The ride drifted a few feet more before he felt the tell-tell hum beneath his feet and Sara said, “Shutdown override. Power reestablished.”


“What the hell?”
Charles flipped the shutdown switch repeatedly in an attempt to kill the power once more, but the switch no longer worked. The ride was now speeding through the streets of the city, its motor whirring with a high pitched squeal that made his ears throb. Desperately, he opened panels and tore loose flaps, searching for a way to open the door or call for help.
A loud crash momentarily pulled his attention to the view outside his window. Autorides were colliding with buildings, lampposts, and pedestrians like a scene from an apocalyptic movie. Panic driven, he returned to his task, but the sudden turn by Sara, threw him across the seat of the ride. She entered an alley. One he knew well. One that ended with a solid wall and no way out.
He managed to pull himself upright and grabbed the edge of the plastic panel covering the dash area. With a heave, he jerked the panel loose, bending the plastic away from the wiring of the ride. Another layer of fiberglass and plastic broke free as he frantically snatched a handful of wires and jerked. A jolt of electricity shot through his arm and sparks flew into the cab.
“Die!” he yelled as he continued to pull cables despite the searing pain in his hands and arms. The nauseating smell of burning fabric, wiring, and flesh filled his nostrils, but he couldn’t stop. The brick wall loomed closer with every second.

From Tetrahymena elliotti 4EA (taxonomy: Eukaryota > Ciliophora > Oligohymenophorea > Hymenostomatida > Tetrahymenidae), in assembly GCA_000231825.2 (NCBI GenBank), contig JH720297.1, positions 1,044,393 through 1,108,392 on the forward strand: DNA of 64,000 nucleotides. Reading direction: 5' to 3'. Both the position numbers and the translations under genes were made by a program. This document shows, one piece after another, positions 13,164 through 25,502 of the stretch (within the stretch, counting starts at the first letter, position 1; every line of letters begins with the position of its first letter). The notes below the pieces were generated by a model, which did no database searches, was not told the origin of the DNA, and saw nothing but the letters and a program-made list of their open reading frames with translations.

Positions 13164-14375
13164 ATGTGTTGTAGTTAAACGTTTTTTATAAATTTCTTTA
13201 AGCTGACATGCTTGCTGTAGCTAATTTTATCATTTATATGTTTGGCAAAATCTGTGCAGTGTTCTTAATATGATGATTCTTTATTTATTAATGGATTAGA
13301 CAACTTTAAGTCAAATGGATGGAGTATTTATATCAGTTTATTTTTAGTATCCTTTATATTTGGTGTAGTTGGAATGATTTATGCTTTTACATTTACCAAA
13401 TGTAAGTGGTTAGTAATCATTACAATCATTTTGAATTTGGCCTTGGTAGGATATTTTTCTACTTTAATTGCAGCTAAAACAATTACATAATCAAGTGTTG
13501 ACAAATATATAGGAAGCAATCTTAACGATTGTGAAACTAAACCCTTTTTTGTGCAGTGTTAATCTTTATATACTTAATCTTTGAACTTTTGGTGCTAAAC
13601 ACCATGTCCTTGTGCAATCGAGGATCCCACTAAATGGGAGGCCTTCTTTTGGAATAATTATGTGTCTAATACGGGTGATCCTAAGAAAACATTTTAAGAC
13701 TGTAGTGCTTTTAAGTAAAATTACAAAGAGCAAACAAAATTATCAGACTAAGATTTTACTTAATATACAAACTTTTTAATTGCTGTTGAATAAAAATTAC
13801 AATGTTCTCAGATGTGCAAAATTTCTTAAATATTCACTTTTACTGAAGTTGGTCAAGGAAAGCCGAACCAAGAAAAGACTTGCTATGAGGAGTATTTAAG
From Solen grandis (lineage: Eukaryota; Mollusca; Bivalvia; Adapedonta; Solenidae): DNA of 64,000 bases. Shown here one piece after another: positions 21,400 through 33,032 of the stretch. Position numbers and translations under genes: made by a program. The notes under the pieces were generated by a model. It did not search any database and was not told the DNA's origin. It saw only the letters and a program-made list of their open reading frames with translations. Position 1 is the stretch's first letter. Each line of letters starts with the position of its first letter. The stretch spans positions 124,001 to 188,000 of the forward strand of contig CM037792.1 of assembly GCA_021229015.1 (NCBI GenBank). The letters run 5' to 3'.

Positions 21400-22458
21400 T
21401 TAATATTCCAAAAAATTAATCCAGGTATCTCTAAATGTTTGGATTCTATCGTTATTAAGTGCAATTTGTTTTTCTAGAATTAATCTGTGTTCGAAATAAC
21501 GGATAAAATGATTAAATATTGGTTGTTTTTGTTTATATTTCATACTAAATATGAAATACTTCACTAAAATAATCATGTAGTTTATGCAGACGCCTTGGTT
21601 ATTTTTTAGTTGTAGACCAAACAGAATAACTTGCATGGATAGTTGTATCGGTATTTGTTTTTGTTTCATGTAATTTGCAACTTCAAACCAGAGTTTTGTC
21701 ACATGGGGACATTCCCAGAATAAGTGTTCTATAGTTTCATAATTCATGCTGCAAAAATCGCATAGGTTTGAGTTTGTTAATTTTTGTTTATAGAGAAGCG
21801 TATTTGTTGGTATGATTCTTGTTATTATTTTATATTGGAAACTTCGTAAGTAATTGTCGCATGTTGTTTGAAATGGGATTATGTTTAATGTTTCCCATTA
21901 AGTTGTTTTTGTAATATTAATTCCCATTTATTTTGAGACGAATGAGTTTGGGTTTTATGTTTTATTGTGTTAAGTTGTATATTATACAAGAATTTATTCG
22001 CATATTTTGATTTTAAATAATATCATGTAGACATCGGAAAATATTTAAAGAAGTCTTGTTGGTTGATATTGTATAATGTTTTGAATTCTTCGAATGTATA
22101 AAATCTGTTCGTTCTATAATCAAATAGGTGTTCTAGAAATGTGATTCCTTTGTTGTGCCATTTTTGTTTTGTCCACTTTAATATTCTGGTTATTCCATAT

This is it, he thought as he grabbed one more wire. If this didn’t stop the ride, his life was going to end like the countless others lying now in the streets of the city. Using his last ounce of strength, he ripped the wire from the dash and the sickening whirr of the motor ceased.
The ride slowed, finally coming to a stop 20 feet in front of the brick wall. With a weak whoosh, the door slowly opened and Charles stumbled out. Half walking, half crawling, he managed to reach the wall where he collapsed against it to catch his breath.
It took every ounce of his will to raise his arm enough to check his wrist piece. The icons blinked back at him. Lifting a mangled hand, he touched the phone icon to call for help.
“Emergency,” he said, before allowing his hand to drop. The emergency system would follow the signal from his piece even if he lost consciousness.
He laid his head against the wall, his breathing labored, his chest pounding, he took a moment to close his eyes while he waited for help.
And that was when he heard the hum.
So soft at first he wasn’t sure if he actually heard anything. But then the hum grew louder and he opened his eyes just as the lights came on in the Autoride. The vehicle faced him in the deserted alley, the grill a mere 20 feet away. If the car accelerated, he would be crushed into the wall. He knew he should run, but he was no longer capable of moving. He prayed his death would be swift when he heard Sara say, “Alternate power established. Target located. Termination proceeding.”